Conception How Tos–How To Get Pregnant

If you’ve been trying to get pregnant with no success, this information may help you to know when to seek help.

Once a month, your pituitary gland triggers your ovaries to release an egg (ovulate). Most of the time this happens around the 14th day of the menstrual cycle. The egg travels to your fallopian tube and then has about 24 hours to get together with a sperm for the purpose of conception. Sperm can survive for two to three days in your reproductive tract, so if you want to get pregnant, have regular sex around the time you’re liable to conceive.

You’re Pregnant!

A fertilized egg will move to your uterus 2-4 days later, where it will attach itself to the lining of your uterus. Your periods will stop.

An egg that remains unfertilized will break down and your period will arrive as usual.

Use a calendar to mark the first day of your period every month. Track the number of days your period lasts. If your cycle is regular, occurring every 28 days, for instance, ovulation is liable to occur the 14th day after your last period began.

If you have longer cycles, subtract 18 days from the number of days in your shortest cycle. When your next period starts, count ahead this many days. The following week will be your most fertile time. Calendars are free, but it can be hard to track the time of ovulation in an irregular cycle.

When you are due to ovulate, you may notice an increase in clear, slippery vaginal mucus which will become cloudy and sticky or disappear when ovulation is past. Learn to tell the difference.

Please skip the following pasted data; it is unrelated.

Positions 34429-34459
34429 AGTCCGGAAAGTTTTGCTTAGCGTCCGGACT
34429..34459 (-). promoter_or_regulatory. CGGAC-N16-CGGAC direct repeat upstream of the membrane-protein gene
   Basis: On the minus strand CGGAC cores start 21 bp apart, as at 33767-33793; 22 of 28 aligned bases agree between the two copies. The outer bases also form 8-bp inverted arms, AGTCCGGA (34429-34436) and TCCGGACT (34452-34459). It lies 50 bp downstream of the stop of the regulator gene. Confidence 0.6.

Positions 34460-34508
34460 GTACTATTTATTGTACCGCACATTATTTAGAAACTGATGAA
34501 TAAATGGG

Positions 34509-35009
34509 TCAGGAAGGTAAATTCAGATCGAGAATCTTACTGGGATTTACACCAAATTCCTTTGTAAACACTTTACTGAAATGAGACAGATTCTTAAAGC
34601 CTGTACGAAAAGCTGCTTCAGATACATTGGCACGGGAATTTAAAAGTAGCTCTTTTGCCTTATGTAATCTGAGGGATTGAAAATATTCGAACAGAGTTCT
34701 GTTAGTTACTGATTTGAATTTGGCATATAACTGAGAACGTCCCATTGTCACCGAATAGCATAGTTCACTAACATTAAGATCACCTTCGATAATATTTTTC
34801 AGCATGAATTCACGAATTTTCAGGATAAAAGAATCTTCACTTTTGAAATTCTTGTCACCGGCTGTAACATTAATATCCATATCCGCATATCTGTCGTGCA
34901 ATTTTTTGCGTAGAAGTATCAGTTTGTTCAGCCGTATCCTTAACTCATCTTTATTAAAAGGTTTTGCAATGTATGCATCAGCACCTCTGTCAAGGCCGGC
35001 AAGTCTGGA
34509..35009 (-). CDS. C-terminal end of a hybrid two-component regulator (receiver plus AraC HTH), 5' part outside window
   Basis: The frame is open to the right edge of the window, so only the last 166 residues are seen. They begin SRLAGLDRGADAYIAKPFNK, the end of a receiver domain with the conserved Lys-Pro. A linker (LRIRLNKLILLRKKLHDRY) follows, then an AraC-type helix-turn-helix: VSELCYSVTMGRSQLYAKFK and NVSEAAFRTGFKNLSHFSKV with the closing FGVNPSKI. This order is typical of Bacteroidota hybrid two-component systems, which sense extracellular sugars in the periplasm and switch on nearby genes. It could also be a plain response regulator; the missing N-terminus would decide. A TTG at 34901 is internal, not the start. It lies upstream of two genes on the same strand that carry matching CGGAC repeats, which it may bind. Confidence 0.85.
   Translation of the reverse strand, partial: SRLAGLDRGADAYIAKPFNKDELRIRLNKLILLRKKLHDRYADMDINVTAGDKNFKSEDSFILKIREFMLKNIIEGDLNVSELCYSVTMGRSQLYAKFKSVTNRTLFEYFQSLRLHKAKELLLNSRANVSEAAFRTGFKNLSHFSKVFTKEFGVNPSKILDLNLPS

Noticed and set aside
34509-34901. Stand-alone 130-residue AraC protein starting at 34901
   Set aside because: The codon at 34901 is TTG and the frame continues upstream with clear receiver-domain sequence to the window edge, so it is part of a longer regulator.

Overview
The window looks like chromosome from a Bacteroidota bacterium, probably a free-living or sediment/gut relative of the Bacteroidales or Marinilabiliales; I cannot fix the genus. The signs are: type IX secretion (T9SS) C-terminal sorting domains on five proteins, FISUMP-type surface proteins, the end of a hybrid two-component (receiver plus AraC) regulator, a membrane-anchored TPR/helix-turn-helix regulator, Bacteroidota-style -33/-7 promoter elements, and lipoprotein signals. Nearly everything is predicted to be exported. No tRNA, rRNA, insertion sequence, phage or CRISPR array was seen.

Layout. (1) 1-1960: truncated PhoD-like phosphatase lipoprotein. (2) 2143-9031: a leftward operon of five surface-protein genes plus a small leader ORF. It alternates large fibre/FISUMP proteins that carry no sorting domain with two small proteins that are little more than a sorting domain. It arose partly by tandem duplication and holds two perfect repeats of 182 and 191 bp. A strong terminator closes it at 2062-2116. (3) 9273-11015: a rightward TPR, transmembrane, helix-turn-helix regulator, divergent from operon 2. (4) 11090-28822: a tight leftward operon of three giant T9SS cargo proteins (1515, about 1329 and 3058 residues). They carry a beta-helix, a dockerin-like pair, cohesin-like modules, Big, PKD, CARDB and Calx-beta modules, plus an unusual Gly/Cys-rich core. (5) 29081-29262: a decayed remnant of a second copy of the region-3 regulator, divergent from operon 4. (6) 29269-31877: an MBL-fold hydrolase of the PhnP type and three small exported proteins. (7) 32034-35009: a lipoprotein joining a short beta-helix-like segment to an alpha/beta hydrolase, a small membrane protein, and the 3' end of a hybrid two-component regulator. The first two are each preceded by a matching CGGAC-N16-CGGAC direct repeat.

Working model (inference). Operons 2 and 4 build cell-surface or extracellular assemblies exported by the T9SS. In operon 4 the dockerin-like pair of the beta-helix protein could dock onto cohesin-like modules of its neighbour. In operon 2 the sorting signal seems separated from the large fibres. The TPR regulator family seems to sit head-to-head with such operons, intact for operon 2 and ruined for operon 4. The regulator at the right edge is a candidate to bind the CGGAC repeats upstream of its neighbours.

You’re Hot… Basal Body Temperature

The body’s temperature at rest is called basal body temperature. Ovulation can cause a rise or jump in basal temperature from between 0.5-1.6 degrees Fahrenheit. Two to three days prior to a rise in temperature is when your body is at its most fertile. When a higher temperature remains steady for 3 days or longer, you may assume that ovulation has occurred. Take your temperature before you get out of bed and enter the readings on graph paper. Watch for a pattern to emerge.

You can buy over the counter ovulation kits to test your urine for signs of ovulation. Follow the instructions on the package. Tests can be expensive, costing from $20-$50 a test. It’s important to note that such tests aren’t always accurate.

Get advice from other women on getting pregnant in our pregnancy forum.

Leave a Comment